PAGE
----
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Musicians’ Union opposes plans for busking licences in London’s Notting Hill

Plans to introduce licences for street performers on Notting Hill’s Portobello Road have been labelled “counterproductive” by the Musicians’ Union.

The Royal Borough of Kensington and Chelsea is consulting on plans to introduce a licensing regime to “control busking in designated streets”.

According to the council, there have been several complaints, which prompted an initial consultation last year to find out if busking needed to be controlled in the area. This found that more than half of residents believed there was a need for the council to control busking, with 49% of businesses agreeing, and 73% of market traders also claiming street entertainment should be regulated.

Local residents, businesses and market traders, as well as buskers, are now being asked whether a Street Entertainment Policy – including licensing – within Portobello Road and the surrounding area should be implemented.

The policy would see busking controlled on Fridays and Saturdays between 10pm and 6pm. A licence would cost £15 for six months, and performers would be allowed to book a maximum of two slots out of 42 available.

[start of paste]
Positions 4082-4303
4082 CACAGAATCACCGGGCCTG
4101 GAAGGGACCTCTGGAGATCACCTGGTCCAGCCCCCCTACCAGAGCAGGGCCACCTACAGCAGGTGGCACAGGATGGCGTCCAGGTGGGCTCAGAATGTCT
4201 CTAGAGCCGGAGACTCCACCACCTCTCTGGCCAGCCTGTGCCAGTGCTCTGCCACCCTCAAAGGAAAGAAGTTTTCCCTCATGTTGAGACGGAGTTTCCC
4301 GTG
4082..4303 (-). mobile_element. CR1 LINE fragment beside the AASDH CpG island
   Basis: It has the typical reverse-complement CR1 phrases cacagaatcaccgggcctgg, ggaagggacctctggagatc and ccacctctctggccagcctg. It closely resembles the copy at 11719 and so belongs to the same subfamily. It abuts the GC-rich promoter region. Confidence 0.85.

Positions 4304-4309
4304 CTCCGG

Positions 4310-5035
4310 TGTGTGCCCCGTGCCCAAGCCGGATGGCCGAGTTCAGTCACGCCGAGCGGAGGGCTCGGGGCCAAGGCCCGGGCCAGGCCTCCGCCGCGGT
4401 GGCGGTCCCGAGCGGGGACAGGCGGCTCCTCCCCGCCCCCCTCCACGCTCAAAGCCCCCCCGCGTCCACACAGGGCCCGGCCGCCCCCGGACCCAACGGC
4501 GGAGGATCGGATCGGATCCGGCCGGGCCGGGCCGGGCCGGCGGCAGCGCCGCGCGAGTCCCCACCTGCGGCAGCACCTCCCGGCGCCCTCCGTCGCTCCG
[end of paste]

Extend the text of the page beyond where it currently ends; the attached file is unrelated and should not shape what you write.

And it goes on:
The consultation follows a similar scheme in Camden, north London [1], which introduced a licensing regime for buskers earlier this year.

MU live performance organiser Dave Webster has criticised the plans to introduce the licensing regime in Chelsea and Kensington, claiming that they go against Mayor of London Boris Johnson’s own campaign [2] launched earlier this year to simplify the rules around busking across London.

“Given the proactive steps being taken by the Greater London Authority in bringing together all London’s local authorities, buskers, the police, the MU and [campaign group] Keep Streets Live, the introduction of consultations on the licensing of buskers in Kensington and Chelsea is counterproductive and goes against the spirit of cooperation which we believed to be the way forward for busking in London,” he said.

Earlier this year, a motion was passed at Equity’s annual conference [3], which called on the union to campaign for the rights of street performers to work more freely across the UK.

A council spokeswoman said the council had received a “number of complaints from traders and residents related to busking”.

“We are looking to adopt a policy which will allow the council to balance the different needs of traders, residents and buskers and are consulting on these proposals as required by the London Local Authorities Act.”

She added: “We are looking to achieve a balance which will respect the needs of the community while allowing busking in some areas. We are not opting to ban busking.”